T.Y. Hilton says Colts’ offense is going to be ‘scary’


T.Y. Hilton #13 of the Indianapolis Colts celebrates after the Houston Texans defense was drawn offsides in the fourth quarter at NRG Stadium on December 9, 2018 in Houston, Texas. (Photo by Tim Warner/Getty Images)

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INDIANAPOLIS, Ind. – Frank Reich’s eyes lit up when he considered the potential of the Indianapolis Colts offense after Chris Ballard handed him another toy in the form of Parris Campbell.

He already was comforted knowing he’d go into this season with:

  •  A Pro Bowl quarterback no longer wondering if he could trust his right shoulder (Andrew Luck).
  • A four-time Pro Bowl wideout who elevated his game during last season’s playoff push while dealing with high and low sprains to his right ankle (T.Y. Hilton).
  • Two Pro Bowl tight ends (Eric Ebron and Jack Doyle).
  • An emerging running back who set a franchise playoff record with 148 rushing yards in the first-round playoff win at Houston (Marlon Mack).
  • One of the NFL’s premier offensive lines led by All-Pro guard Quenton Nelson.
  • A group that a year ago ranked 7th in total yards, 6th in passing yards and 5th in scoring.

Then in the second round of the NFL Draft, Ballard dropped Parris Campbell in Reich’s lap.

“As a coach you always think, ‘Hey, we don’t need anybody else. We already got the best guys in the world playing for us. Now you’re giving us more?’’’ Reich said.

“This isn’t fair. It’s not going to be fair.’’

Hilton took it a step further.

“This offense,’’ he said Tuesday afternoon, “going to be scary, man.’’

Scary good.

Hilton clicked off the reasons we’ve already chronicled: a healthy Luck, the tight ends, the running backs, a deep, diverse group of wideouts, the offensive line.

“It starts with them, and they’re doing a tremendous job up front giving Andrew time,’’ he said.

Hilton’s ever-present smile widened when he considered the addition of Campbell, the 4.31 burner out of Ohio State.

“Rookie we just got, he’s fast,’’ he said. “He’s athletic. Guy can run routes, got great hands, great after the catch.’’

He’s also looking forward to getting to know 6-4, 225-pound wideout Devin Funchess, one of Ballard’s two significant free-agent signings.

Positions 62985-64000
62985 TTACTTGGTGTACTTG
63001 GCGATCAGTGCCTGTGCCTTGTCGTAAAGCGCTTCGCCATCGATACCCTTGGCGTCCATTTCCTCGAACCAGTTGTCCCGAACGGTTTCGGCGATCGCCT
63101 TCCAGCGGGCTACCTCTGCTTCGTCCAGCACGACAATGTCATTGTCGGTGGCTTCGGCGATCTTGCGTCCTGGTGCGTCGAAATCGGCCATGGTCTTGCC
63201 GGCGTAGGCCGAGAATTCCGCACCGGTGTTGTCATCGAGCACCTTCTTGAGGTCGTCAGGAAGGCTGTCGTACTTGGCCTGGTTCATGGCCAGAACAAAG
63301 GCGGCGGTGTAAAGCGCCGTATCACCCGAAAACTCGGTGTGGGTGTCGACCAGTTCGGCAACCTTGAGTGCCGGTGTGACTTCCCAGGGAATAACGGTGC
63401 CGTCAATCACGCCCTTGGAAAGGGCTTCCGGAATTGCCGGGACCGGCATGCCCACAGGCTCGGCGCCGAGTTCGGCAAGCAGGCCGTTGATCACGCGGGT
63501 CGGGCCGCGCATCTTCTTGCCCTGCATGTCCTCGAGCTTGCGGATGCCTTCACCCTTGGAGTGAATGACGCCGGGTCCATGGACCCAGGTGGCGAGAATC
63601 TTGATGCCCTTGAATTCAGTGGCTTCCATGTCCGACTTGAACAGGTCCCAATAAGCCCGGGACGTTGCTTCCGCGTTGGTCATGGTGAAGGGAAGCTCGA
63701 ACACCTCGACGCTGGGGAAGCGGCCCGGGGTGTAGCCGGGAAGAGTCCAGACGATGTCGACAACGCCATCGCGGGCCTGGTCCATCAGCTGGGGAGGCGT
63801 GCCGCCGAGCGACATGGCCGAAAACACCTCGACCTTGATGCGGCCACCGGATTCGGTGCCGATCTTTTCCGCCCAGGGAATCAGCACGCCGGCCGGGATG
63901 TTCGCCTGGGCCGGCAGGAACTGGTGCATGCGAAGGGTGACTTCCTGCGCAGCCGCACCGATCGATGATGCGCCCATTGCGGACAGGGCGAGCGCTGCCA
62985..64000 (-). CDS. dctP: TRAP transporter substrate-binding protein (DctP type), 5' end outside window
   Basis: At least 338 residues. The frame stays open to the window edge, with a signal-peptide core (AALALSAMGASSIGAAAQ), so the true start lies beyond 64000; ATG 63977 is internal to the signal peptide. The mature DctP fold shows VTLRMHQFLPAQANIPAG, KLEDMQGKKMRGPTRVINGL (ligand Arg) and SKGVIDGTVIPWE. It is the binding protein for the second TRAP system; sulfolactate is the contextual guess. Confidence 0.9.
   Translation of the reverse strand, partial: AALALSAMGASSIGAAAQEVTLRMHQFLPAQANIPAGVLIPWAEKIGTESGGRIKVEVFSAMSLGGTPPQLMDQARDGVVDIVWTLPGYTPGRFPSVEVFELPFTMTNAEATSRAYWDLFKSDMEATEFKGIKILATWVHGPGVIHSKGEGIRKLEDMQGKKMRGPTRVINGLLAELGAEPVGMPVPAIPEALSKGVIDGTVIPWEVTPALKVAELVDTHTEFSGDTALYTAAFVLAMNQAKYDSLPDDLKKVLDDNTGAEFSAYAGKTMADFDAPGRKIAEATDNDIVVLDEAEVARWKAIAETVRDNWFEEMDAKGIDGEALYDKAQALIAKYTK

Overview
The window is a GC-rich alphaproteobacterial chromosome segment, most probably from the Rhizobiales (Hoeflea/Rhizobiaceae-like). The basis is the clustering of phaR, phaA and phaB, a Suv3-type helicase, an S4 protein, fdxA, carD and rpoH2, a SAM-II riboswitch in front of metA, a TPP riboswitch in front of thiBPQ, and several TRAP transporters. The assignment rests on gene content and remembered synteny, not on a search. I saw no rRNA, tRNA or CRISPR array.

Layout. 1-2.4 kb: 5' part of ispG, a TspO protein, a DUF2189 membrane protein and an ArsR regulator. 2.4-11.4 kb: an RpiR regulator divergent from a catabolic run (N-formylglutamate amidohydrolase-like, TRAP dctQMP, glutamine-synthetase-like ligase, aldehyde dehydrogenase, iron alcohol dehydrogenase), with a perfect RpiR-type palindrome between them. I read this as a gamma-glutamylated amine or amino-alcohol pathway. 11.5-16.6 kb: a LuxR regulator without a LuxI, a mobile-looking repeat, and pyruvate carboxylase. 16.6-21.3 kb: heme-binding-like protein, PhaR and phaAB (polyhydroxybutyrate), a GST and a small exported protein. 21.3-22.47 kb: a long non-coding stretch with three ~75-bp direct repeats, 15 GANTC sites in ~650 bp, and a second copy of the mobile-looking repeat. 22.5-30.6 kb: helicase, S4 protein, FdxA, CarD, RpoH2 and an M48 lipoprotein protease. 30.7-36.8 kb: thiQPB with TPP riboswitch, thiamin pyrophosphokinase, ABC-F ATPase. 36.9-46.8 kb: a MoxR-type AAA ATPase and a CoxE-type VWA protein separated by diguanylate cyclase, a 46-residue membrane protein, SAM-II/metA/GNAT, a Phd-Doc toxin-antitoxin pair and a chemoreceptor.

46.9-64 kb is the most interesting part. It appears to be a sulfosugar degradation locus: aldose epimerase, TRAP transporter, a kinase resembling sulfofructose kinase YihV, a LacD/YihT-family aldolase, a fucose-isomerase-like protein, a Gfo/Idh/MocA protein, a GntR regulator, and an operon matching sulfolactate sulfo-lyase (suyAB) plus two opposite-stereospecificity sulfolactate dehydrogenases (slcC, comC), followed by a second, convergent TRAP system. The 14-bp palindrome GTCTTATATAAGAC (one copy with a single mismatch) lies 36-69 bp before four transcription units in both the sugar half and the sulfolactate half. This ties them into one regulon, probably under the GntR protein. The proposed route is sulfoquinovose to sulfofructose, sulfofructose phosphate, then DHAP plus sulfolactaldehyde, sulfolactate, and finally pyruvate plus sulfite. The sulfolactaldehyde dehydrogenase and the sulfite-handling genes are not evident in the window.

“He’s a big-bodied guy,’’ Hilton said, “but he’s fast, also. Has good, solid hands and he can run you over.

“He’ll punch you after the catch.’’

So many targets for Luck to utilize. So many pieces for Reich to move around his chessboard.

But Hilton undoubtedly remains the centerpiece.

Even though it seems like he just arrived in town as an under-the-radar third-round pick out of Florida International, he’s heading into his eighth season.

Eighth season!

“It flew by,’’ Hilton said. “I was just telling the guys the other day, ‘This is my eighth year, and I don’t know where the rest of the seven went.’

“Once you’re here you’ve just got to enjoy the moment and seize every opportunity you have.’’

There’s no better example of that mindset than the final six weeks of 2018. That’s when Hilton, already in the midst of a solid season, took his game to another level both in terms of production and resolve.

In week 14 at Houston, he suffered high and low sprains to his right ankle while making a 60-yard catch in the second quarter. It was part of a nine-catch, 199-yard afternoon as the Colts’ playoff surge took another step with a 24-21 win over the Texans.

Moving forward, the ankle needed rest, which wasn’t an option.

“It was a lot of pain, but I’m a team guy,’’ Hilton said. “My teammates needed me.’’

He practiced only a handful of times over the final six weeks, instead spending virtually every waking hour with the medical and rehab staffs.

“A lot of treatment, a lot of treatment,’’ Hilton said. “A lot of hot tub/cold tub. Just (getting) rehab like six times a day. Just trying to get it, man.

“Frank’s a great guy. He came to me and told me, ‘Just continue to get treatment. We trust you.’ The guys needed me on Sunday. My leadership and just being out there affects defenses.

“I was out there giving everything I had.’’

Luck would swing through the training room to make certain Hilton was up to speed with the game plan. Same with Reich and coordinator Nick Sirianni.

“We talked about what I needed to do, how I needed to do it,’’ he said. “We were on the same page.’’

Over the final six games and with the balky right ankle, Hilton was never better: 32 receptions for 628 yards and one touchdown on 55 targets. Along with his 199-yard domination of the Texans, he had seven catches for 138 yards in week 16 against the New York Giants.

“As long as I’m out there, I was helping the team no matter what,’’ Hilton said.

That will remain his approach. He conceded he’s “still got a little bit more to go’’ in terms of making a full recovery from the ankle injury, and it’s uncertain how much he’ll participate in the team’s on-going offseason work.

Hilton turns 30 – 30, for cryin’ out loud – in November. He’s one of nine Colts who are 30 or will turn 30 during the season.

The experience he brings to the receivers room is invaluable. Shortly after Funchess signed with the Colts in mid-March, he dialed up Hilton. He called his new teammate “OG’’ (Original Gangster), a term of immeasurable respect.

“He told me those exact words,’’ Hilton said. “I’m the OG. I’m here to help him and whatever he needs.

“I’m here to help the other guys.’’

You can follow Mike Chappell on Twitter at @mchappell51.

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